Livern Barrett, Gleaner Writer
At the end of a rugged cul de sac that runs off Mountain View Avenue in eastern St Andrew, a handful of children from some of the most volatile communities in the area gathered yesterday for the last day of a special summer-camp programme.
Inside an abandoned building that was renovated by men from the community, the children, ages eight to 13 years old, playfully explored science, technology, maths and art, along with other 'life skills' training.
The camp, now in its fourth year, could impact more than 100 children when the second and final one is completed next week.
The camps are among a number of initiatives being undertaken by a group of current and former residents who are trying to redevelop the communities of Goodrich Lane, Back Bush, Jacques Road and sections of Vineyard Town.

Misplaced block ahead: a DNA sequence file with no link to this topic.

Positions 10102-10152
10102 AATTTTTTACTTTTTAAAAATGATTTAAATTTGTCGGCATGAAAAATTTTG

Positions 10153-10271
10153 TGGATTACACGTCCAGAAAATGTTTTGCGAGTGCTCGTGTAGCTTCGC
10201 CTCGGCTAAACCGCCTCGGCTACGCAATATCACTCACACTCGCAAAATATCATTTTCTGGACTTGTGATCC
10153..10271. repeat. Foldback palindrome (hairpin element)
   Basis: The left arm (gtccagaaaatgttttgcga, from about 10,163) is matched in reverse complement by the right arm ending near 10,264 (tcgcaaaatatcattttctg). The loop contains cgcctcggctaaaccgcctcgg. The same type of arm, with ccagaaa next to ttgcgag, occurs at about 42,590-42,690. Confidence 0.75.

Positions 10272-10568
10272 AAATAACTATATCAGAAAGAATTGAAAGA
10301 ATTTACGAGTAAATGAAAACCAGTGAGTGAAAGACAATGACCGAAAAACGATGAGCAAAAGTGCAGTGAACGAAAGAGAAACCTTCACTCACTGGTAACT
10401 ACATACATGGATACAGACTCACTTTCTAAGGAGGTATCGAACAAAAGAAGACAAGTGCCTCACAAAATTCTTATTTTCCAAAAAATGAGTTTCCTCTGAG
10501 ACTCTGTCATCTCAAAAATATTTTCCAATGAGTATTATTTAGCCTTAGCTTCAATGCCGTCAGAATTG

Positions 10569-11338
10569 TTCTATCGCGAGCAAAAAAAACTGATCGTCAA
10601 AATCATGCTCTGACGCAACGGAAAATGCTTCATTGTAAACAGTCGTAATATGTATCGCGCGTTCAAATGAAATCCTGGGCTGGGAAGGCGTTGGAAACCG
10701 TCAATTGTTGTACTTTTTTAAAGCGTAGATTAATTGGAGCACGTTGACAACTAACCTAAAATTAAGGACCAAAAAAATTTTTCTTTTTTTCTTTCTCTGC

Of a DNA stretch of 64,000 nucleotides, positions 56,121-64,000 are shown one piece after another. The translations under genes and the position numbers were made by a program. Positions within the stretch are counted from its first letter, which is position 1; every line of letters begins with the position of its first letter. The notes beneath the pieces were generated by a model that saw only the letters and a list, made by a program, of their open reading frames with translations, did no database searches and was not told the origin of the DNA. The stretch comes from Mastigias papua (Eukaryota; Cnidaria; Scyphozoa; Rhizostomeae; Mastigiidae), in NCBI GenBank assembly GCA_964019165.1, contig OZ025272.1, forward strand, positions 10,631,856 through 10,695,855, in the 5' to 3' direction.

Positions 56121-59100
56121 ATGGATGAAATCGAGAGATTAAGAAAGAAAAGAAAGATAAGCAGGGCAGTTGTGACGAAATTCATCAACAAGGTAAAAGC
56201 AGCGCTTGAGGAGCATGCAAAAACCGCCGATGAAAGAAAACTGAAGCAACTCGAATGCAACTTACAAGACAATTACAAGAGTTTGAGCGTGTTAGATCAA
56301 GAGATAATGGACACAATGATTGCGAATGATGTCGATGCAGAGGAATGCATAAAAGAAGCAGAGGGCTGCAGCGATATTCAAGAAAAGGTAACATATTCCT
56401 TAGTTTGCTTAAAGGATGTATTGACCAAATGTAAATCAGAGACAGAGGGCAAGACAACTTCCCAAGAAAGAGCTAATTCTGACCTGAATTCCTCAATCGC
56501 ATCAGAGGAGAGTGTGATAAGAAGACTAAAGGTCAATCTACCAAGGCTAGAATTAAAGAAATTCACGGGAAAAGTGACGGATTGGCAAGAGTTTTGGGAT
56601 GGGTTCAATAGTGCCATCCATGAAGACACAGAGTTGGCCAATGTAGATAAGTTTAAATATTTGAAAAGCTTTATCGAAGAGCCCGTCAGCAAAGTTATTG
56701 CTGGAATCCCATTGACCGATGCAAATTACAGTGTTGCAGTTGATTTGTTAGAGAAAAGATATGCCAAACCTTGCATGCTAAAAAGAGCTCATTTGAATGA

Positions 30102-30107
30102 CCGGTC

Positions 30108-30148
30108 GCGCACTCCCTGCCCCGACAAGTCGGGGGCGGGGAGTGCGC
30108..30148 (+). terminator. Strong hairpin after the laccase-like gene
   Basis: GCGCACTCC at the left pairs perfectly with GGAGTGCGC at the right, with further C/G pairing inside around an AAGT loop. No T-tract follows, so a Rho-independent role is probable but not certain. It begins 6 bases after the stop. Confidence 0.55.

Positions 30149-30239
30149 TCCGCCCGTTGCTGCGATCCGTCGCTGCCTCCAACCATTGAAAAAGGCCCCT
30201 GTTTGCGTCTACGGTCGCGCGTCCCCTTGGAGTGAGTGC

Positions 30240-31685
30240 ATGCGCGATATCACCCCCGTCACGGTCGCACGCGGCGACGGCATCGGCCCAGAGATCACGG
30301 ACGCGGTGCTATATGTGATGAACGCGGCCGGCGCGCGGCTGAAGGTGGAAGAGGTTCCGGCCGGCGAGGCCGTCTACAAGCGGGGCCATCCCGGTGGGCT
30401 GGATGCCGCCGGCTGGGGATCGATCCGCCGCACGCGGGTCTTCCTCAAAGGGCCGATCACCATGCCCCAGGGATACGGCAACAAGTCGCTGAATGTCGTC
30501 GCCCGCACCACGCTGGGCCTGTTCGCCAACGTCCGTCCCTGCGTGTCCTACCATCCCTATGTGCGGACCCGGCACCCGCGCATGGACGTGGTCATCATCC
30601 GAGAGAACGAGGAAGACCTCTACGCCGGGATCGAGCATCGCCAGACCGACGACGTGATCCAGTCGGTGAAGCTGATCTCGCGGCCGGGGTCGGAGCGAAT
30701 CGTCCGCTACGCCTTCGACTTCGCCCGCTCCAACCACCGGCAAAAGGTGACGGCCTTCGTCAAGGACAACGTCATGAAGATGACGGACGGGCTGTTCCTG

Open for all
Duran Wright, who lives in Goodrich Lane and is one of the organisers, said the camp was initially opened to children from his community, but this year it has been opened to children from all the surrounding communities, including Jarrett Lane.
At the same time, he said the redevelopment plans have an entrepreneurial element that will target vulnerable young people across all communities.
"We are setting in place templates and programmes that we see will lead to further community development," Wright told The Gleaner yesterday.
Marvin Hall, founder of Halls of Learning - which has been providing robotics training for children in several inner-city communities - said he was impressed to see the number of men from the Mountain View area who were taking an interest in the camp.
"They are here helping to keep the order, keep the discipline and to provide support in terms of setting up the place," Hall said.
"That's something we didn't have in any other community," he added.
He said this was important, especially in cases where some of the children do not have a father figure or the family structure to support them.
"This kind of activity represents something positive in the community and helps to balance the negatives which sometimes outweigh what's happening in the community," Hall said.